Everyone now turned out its pockets on the lead roof of the tower, where visitors for the last hundred and fifty years had cut their own and their sweethearts' initials with penknives in the soft lead.

However you eat them, tongue and chicken are new bread are very good things, and no one minds being sprinkled a little with soda-water on a really fine hot day. So that everyone enjoyed the dinner very much indeed, and everyone ate as much as it possibly could: first, because it was extremely hungry; and secondly, because, as I said, tongue and chicken and new bread are very nice.

Whether anyone cried or not, there was certainly an interval during which none of the party was quite itself.

No one had a foot-rule in its pocket, so Robert could not be measured — but he was taller than your father would be if he stood on your mother's head, which I am sure he would never be unkind enough to do.

(Note: these quotations are from a 2007 reprint, which is probably why someone and everyone are written solid.)

A quick search of a few other E Nesbit books (The WouldbegoodsThe Railway Children, …) did not turn up any similar examples.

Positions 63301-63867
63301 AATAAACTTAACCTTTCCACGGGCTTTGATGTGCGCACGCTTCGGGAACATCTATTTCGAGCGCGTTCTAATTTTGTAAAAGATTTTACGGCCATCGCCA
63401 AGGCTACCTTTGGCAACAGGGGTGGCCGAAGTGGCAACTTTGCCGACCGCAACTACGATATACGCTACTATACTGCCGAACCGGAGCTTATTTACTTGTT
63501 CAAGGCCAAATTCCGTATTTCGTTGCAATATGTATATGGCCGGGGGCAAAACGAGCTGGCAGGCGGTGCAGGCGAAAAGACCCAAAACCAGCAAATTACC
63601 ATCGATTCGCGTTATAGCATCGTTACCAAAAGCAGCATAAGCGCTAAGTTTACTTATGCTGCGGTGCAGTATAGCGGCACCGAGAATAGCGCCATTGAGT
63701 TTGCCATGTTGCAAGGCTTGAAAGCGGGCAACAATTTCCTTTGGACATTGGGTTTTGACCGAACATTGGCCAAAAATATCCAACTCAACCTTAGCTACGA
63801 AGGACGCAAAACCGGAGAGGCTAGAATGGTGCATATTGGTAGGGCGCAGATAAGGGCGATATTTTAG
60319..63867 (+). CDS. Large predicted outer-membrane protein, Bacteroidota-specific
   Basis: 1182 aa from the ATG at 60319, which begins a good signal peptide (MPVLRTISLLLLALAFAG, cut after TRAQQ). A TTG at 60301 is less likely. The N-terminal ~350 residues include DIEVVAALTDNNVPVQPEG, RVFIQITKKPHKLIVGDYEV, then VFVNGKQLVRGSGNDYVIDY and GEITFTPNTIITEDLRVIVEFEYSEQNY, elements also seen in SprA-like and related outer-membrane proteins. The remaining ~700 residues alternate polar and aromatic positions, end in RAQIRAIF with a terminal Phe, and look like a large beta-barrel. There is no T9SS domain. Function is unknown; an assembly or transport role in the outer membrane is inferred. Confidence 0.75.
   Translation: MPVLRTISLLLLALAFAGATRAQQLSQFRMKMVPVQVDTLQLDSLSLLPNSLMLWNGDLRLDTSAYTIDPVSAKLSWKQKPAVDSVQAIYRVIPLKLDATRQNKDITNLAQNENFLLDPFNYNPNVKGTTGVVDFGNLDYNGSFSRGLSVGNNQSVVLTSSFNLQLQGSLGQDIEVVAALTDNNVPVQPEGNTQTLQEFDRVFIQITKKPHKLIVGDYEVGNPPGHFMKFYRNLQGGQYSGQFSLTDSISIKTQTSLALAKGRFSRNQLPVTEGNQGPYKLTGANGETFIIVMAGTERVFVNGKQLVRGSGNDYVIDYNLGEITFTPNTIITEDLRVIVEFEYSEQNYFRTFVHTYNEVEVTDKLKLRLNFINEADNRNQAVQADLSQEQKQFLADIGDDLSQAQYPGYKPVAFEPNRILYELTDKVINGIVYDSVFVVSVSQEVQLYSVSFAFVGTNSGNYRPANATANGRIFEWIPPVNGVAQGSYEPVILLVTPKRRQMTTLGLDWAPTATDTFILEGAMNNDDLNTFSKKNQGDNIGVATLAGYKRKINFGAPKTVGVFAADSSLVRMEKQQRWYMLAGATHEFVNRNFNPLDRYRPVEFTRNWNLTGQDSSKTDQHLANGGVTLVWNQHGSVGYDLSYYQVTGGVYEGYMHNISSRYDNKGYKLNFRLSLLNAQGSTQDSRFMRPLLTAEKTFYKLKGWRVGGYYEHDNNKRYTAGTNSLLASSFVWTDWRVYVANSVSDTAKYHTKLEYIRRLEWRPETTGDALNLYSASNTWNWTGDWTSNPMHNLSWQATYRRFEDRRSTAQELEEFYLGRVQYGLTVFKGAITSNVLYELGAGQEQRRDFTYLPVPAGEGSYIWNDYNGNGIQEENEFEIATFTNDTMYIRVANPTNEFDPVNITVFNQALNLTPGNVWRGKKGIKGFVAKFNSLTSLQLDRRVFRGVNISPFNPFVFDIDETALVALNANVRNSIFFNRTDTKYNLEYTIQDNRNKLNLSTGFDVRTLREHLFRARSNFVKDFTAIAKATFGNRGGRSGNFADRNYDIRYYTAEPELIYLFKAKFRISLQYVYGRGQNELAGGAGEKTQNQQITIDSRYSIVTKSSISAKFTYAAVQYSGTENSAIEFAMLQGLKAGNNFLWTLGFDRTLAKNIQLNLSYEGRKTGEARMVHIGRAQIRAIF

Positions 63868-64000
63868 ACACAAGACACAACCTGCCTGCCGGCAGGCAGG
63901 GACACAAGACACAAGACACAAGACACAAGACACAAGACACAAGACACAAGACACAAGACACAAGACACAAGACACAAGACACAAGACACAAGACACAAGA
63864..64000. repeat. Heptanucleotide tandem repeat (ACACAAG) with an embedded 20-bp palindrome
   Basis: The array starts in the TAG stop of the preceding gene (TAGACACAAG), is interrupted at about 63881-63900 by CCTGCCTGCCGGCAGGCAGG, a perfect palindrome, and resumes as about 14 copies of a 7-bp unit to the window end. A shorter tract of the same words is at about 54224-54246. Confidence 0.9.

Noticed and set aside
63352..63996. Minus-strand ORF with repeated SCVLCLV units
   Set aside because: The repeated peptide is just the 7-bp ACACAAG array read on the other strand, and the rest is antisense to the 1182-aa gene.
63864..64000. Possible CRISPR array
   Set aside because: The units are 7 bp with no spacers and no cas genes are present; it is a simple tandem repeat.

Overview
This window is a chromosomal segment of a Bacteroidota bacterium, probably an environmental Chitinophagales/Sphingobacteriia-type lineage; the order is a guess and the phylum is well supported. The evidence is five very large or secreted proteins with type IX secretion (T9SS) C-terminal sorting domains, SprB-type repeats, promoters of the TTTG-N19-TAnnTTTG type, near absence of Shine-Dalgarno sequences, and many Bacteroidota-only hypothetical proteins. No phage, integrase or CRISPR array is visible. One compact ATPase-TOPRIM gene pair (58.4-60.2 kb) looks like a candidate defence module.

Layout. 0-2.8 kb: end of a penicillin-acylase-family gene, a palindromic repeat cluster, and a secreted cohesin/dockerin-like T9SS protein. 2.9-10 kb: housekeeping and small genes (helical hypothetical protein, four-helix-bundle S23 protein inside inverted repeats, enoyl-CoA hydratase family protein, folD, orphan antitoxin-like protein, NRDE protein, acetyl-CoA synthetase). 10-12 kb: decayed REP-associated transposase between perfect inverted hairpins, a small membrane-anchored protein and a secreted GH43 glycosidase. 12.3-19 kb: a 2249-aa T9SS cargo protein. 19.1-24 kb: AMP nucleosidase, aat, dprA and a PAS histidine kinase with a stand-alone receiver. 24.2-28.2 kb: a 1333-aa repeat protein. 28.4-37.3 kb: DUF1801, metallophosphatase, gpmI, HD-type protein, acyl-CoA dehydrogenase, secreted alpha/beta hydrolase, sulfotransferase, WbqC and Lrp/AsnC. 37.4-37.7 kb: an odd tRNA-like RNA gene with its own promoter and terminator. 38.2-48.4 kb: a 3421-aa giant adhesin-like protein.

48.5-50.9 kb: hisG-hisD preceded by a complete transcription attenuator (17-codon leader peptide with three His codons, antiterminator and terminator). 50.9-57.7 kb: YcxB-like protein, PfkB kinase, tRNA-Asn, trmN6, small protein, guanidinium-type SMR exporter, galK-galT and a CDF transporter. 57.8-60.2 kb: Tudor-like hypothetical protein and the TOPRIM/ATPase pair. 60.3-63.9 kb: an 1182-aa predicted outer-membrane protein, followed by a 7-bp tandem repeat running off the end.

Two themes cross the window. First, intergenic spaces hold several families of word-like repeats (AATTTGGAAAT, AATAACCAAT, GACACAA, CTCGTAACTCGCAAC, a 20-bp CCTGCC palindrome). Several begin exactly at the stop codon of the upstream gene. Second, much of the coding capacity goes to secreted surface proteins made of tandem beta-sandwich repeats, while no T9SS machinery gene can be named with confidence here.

When the sex of the set quantified over can be assumed to be male, Ms. Nesbit seems to have been happy to use he. Thus from The Literary Sense, 1903:

"Do you mean that I should have liked anyone else as well if he had only been kind enough to kiss me?"

Of course, The Literary Sense was a novel for adults (beginning "She was going to meet her lover. And the fact that she was to meet him at Canon Street Station would almost, she feared, make the meeting itself banal, sordid."). So perhaps she thought of her indefinite human its as a playful gesture suitable only for children's literature. Or perhaps The Literary Sense had a different editor…

[Regular LL readers will be aware that we've mentioned "singular they" once or twice in the past, e.g. "Is 'singular they' verbally and plenarily inspired of God", 8/21/2006; "'Singular they': God said it, I believe it, that settles it"; "'Singular they' mailbag", 9/16/2006; etc.  And in a comment on "Against Atheyism", 7/25/2009, Andrew wrote

E, Nesbit (children's author, early 20th century) did use 'it' where either 'he' or 'they' might be expected; but I think this was always after terms such as 'somebody' or 'everybody', so one could claim that 'body' provided an antecedent for 'it'.

This doesn't seem right, given that most of the examples involve __ one rather than __ body, and that we also see things like "… none of the party was quite itself". But I should have followed up on the comment at the time, and didn't.]



14 Comments

  1. Victoria Simmons said,

    June 2, 2012 @ 1:55 pm

    Are the various people referred to as 'it' children? It used to be pretty common to refer to animals and children (especially very small ones of indeterminate gender) as 'it.' (Now, with babies, we have to guess, and we get into trouble if we get it wrong.) Could that be what's going on here?

  2. David Denison said,

    June 2, 2012 @ 2:01 pm